Yesterday, prominent guest speakers visited the the Research Seminar Series in Sport Sciences at the Dept. of Sport Sciences, Malmö University – which, in case you’ve missed it, is hosting next year’s ECSS Congress.
Karen A Pfeiffer’s (from Michigan State University) first area of research is measurement of physical activity; the second area is interventions to increase physical activity. These two research interests were nicely combined in the work she has been doing together with others in order to publish guidelines and an overview (review-review) of what research has to say about interventions with the aim to increase physical activity among children and youth that actually work. An important result was that enhanced PE seems to be the way to go. So what is enhanced PE? Well, it is not enough to increase hours of PA – PA has to have a certain quality too. It is important to learn skills – not only to be physically active. This is interesting and raises questions of how to make sure that children meet educated PE teachers! Pfeiffer also pointed to new research on the importance of building environments that people like to be physically active in. In conclusion, she talked about future research and the needs to concentrate on optimal age range for specific approaches, long-term follow-up, and that we need to compare effects across race, ethnicity and socio-ecnomic groups.
Lars Bo Andersen (University of Southern Denmark) took over the lectern after Karen Pfeiffer. Denmark has introduced 45 minutes PA per day during school hours. Except for presenting convincing research on the importance of increased PA, Anderson presented a few different studies on intervention projects. It should be easy to use the results from these studies to convince politicians in other countries! Even so, it is difficult to change people’s minds – we know PA is good for you, and how PA can improve health – this is still not enough to make people change their habits. Andersen will chair one of the sessions at the ECSS congress in Malmö – so, the discussion will surely continue! We look forward to it!!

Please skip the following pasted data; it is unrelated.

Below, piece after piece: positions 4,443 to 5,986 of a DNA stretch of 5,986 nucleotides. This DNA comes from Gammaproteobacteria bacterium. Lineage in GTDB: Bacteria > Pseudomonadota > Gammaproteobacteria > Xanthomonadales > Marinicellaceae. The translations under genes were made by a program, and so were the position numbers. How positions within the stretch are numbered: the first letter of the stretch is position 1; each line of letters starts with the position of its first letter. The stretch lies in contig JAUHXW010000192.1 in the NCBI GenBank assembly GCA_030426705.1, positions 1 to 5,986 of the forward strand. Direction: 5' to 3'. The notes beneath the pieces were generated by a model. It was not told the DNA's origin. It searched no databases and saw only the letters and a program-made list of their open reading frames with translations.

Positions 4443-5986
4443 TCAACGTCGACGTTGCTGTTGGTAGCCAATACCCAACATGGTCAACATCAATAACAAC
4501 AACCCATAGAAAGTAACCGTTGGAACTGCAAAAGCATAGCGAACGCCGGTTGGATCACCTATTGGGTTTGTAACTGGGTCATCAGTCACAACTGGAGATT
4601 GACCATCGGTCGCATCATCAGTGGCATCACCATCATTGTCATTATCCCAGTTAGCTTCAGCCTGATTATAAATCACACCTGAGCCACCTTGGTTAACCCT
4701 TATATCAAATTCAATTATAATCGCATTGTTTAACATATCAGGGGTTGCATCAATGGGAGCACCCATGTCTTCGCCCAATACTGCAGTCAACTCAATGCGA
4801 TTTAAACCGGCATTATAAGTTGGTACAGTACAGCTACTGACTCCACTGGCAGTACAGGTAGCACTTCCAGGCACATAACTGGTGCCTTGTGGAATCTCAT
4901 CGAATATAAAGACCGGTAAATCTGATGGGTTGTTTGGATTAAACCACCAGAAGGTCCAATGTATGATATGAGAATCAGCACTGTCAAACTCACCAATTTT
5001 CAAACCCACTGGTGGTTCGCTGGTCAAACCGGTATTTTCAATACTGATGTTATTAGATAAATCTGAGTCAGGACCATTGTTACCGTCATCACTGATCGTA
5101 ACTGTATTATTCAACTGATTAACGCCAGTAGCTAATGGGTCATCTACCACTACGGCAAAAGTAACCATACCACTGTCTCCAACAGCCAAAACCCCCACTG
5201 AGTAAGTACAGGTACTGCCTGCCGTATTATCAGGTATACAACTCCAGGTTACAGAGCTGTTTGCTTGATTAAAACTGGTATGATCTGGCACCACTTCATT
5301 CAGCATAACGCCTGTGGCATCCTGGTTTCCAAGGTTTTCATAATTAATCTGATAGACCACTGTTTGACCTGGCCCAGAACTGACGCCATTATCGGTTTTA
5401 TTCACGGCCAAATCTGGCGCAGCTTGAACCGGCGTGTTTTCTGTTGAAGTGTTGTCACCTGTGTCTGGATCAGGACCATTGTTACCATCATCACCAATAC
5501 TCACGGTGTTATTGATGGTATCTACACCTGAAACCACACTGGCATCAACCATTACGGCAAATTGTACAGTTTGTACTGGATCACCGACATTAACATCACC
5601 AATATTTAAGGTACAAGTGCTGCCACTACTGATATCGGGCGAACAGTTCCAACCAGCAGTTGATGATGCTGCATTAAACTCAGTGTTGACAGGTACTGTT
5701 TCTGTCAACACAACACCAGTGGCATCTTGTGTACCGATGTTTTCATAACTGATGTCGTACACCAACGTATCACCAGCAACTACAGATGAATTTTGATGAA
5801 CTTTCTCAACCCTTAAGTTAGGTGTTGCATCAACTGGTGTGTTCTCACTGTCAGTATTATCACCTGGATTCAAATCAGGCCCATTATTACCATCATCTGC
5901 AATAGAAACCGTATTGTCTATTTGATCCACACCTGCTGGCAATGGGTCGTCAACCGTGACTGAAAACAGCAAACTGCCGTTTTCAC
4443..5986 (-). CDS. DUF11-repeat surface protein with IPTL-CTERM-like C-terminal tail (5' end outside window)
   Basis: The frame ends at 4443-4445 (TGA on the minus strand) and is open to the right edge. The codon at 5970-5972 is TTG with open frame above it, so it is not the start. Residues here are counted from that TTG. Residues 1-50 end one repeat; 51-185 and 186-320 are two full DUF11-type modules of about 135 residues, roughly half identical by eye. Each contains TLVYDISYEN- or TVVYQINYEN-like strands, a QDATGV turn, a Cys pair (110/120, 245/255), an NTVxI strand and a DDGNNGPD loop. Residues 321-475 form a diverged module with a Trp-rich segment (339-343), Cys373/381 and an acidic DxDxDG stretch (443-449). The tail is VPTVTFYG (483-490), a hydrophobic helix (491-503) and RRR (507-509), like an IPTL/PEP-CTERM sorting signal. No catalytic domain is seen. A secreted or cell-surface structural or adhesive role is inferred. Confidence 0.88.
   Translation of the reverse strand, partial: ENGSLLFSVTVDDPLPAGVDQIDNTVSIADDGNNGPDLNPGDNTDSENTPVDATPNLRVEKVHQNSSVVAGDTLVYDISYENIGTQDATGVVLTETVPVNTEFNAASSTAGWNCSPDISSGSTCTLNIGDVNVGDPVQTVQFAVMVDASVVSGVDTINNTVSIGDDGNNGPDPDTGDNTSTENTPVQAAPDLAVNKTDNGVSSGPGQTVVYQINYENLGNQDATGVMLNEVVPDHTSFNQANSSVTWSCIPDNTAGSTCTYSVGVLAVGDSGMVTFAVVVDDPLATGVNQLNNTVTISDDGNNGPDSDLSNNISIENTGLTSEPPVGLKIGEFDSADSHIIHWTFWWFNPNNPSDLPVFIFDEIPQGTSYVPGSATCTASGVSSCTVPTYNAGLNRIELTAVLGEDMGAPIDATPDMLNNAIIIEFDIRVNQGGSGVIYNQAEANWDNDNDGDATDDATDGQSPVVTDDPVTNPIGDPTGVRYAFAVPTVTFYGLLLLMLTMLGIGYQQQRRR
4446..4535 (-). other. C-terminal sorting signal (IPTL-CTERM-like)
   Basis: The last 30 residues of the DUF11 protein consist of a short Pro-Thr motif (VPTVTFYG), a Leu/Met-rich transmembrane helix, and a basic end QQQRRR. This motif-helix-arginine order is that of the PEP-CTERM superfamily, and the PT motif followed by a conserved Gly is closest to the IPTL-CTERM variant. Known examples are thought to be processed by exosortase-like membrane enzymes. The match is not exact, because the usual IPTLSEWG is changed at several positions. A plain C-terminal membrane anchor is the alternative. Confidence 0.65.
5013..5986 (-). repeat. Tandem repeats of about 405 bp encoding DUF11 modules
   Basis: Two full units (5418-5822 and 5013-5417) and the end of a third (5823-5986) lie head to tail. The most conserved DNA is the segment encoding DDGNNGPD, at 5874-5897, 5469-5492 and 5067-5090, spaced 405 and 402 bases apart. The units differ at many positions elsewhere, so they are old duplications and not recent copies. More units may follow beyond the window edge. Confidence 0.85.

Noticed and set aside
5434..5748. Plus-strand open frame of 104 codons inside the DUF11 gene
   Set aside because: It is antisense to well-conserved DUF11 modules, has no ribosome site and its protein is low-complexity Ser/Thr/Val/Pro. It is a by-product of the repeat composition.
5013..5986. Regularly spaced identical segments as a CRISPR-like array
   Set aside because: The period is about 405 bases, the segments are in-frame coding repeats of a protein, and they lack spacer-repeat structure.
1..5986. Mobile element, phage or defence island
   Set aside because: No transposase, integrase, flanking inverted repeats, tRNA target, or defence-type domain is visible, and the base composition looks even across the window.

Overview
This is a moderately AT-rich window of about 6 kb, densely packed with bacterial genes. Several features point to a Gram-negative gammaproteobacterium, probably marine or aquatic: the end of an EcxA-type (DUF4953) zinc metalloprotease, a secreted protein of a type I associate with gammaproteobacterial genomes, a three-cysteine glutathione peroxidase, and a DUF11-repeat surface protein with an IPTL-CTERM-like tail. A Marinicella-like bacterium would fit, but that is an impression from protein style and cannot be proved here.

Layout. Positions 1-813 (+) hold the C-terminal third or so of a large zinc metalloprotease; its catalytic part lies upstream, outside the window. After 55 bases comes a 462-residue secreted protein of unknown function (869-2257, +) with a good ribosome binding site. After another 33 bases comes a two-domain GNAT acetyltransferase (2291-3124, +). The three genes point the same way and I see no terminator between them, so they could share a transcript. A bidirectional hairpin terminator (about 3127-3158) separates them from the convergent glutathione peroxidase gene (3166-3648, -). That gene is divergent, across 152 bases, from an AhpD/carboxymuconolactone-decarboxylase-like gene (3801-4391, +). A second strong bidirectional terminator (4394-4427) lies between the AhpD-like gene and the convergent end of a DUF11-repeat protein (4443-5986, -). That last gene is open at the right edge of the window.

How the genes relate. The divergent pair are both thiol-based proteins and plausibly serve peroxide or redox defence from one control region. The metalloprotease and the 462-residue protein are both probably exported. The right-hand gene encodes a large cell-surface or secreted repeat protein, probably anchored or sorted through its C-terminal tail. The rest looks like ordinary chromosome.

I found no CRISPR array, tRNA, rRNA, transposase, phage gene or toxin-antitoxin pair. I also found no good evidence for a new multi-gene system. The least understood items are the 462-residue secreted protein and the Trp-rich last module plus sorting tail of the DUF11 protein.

Susanna Hedenborg & Aage Radmann
For the second year running the two Malmö football teams, Malmö FF (the men’s team) and Rosengård FC (the women’s team), won their respective Swedish top leagues for association football clubs. Both teams play in this year’s Champions League. Football is the most popular sport for children and young people in Sweden – both boys and girls play football. Some of you may have heard of Zlatan Ibrahimovic – Malmö FF used to be his team. Maybe you have heard of his book too, it has been translated into several languages – in Sweden it actually gave rise to a sort of “Harry Potter effect” when it comes to reading and boys. Sport can really play many different roles!
Other popular sports that you may encounter on your visit to Malmö are floor ball, golf and horse riding – they are very popular sports here as well. Floor ball was developed in Sweden in the 1970’s and is a kind of floor hockey. At the Department of Sport Sciences at Malmö University it is played every Friday between 12 and 1 PM – make sure you try it while visiting the ECSS Congress next year!